Do: In Village Yaangna, in the heart of present-day downtown Los Angeles, sits Calle Olvera (Olvera Street). With its normal hustle and bustle gone quiet, I was able to see the history that hides in plain sight. A blend of Indigenous, Spanish, and Mexican culture, Calle Olvera is a part of Historical Landmark #125 El Pueblo de Los Angeles, the birthplace of the city we know today. It’s a living museum with multiple restored buildings, such as at the Avila Adobe, which was built by my relatives way back when.
Eat: A block or so from Mission San Gabriel is El Pavos Bakery, a delicious corner mercado to pick up a quick burrito de chicharron and pan dulce before venturing on! I’ve been coming here for years!
Stay: My house! I live 30 minutes south of LA and due to the high coronavirus case numbers, I opted for my own bed. There are lots of recently-opened hotels in Downtown Los Angeles, including The Freehand LA, The Hoxton Downtown LA, Ace Hotel Downtown LA, Nomad LA, and Hotel Figueroa. (Be sure to check on health and safety precautions before booking a stay at a hotel during COVID-19.)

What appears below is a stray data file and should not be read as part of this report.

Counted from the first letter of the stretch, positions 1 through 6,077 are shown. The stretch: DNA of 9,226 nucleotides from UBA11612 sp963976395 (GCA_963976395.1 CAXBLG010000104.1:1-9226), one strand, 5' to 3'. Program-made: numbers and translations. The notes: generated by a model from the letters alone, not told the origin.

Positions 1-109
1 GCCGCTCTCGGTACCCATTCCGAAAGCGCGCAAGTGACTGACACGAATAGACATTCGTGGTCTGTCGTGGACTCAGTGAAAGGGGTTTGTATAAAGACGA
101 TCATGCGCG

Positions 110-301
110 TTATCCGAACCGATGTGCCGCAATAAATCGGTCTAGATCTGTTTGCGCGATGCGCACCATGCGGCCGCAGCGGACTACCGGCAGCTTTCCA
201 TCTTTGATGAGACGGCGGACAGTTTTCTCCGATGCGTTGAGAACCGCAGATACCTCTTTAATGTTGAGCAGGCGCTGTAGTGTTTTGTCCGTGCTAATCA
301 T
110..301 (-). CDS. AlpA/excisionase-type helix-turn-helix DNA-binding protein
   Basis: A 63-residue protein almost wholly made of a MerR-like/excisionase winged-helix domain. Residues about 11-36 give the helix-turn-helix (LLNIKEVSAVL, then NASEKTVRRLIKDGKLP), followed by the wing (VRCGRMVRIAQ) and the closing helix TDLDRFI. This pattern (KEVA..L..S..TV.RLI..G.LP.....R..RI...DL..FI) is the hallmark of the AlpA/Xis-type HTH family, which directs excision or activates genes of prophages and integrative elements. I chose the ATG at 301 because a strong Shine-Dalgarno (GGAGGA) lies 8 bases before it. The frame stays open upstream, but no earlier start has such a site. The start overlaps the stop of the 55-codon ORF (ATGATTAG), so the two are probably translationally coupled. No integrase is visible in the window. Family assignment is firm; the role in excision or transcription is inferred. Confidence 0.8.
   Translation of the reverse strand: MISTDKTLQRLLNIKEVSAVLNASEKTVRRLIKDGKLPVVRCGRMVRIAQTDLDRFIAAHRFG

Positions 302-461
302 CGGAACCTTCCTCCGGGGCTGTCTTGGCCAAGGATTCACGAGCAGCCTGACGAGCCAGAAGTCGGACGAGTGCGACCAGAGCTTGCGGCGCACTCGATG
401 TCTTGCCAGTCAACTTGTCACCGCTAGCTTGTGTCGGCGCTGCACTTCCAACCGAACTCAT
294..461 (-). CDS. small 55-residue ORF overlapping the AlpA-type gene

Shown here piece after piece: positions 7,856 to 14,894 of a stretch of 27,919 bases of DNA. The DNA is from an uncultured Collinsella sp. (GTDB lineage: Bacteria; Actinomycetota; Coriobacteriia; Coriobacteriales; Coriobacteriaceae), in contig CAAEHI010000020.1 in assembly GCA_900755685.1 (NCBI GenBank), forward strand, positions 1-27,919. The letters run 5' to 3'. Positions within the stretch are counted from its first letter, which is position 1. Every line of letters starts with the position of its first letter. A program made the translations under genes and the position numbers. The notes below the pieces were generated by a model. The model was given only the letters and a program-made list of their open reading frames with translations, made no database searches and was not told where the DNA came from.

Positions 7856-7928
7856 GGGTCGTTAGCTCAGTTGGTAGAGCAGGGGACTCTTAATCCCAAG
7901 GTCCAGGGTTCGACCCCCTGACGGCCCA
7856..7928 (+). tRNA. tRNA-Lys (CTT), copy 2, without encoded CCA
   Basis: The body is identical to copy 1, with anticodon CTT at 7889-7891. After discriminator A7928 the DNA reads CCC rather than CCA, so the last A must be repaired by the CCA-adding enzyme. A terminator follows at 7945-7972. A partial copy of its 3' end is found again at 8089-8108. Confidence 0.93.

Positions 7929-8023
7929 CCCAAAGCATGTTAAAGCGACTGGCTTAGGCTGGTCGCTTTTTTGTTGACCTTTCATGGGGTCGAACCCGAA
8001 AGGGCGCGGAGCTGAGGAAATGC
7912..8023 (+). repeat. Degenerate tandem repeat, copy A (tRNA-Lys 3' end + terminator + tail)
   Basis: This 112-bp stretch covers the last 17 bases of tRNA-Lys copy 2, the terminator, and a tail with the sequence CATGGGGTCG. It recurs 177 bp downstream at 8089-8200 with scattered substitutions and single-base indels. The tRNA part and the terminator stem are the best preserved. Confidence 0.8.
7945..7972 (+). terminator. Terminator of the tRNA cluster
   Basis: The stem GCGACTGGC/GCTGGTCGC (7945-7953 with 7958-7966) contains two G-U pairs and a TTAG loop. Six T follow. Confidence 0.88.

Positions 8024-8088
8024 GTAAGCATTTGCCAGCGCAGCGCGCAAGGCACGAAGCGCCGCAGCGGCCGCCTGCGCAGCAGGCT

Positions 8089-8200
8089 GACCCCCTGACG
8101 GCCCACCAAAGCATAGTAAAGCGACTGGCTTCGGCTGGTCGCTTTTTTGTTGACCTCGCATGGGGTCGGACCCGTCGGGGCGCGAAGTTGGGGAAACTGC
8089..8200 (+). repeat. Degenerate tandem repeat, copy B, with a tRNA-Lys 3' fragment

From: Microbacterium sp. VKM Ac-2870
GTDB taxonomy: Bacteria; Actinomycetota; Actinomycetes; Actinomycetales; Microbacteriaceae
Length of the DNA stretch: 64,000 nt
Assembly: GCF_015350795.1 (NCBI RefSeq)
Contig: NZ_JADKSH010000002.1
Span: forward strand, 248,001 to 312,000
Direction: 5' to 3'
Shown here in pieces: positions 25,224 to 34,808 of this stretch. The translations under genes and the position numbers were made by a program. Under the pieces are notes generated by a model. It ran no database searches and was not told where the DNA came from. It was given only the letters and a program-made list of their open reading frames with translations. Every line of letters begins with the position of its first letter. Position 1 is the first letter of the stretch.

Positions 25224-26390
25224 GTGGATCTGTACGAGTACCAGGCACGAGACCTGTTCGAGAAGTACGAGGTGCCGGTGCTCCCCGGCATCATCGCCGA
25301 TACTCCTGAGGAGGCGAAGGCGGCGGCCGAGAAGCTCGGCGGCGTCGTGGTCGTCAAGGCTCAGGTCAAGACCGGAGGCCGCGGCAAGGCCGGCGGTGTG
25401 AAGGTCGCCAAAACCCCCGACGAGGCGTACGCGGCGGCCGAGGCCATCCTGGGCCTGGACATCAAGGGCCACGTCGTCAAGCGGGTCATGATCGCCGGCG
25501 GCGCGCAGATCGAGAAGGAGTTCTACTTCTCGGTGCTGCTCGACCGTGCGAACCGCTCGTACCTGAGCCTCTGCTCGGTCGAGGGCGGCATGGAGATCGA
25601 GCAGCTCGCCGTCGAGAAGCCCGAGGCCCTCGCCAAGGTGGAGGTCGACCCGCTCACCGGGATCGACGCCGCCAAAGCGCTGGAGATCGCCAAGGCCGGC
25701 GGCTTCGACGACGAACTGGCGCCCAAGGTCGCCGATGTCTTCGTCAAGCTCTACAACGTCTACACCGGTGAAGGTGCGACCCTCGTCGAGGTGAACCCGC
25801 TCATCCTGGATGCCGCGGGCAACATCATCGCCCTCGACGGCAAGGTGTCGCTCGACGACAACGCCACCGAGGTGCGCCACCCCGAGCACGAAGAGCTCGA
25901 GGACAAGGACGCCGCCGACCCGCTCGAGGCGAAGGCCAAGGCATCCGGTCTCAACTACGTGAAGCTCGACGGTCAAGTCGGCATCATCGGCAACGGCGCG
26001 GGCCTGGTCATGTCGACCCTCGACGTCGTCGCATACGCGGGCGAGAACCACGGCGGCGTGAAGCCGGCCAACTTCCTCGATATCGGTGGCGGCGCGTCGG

Other Highlights: I had to see the San Gabriel Mission. Following the toppling and removal of Junipero Serra statues throughout the state, the San Gabriel Mission caught on fire on July 11. You can see its charred face and collapsed roof from beyond the gate. Some speculate it was part of the protests, some say that’s what happens when you build things on ancient Indian burial grounds.
Days 3 and 4: Pimuugna and Pimu (Catalina Island, California)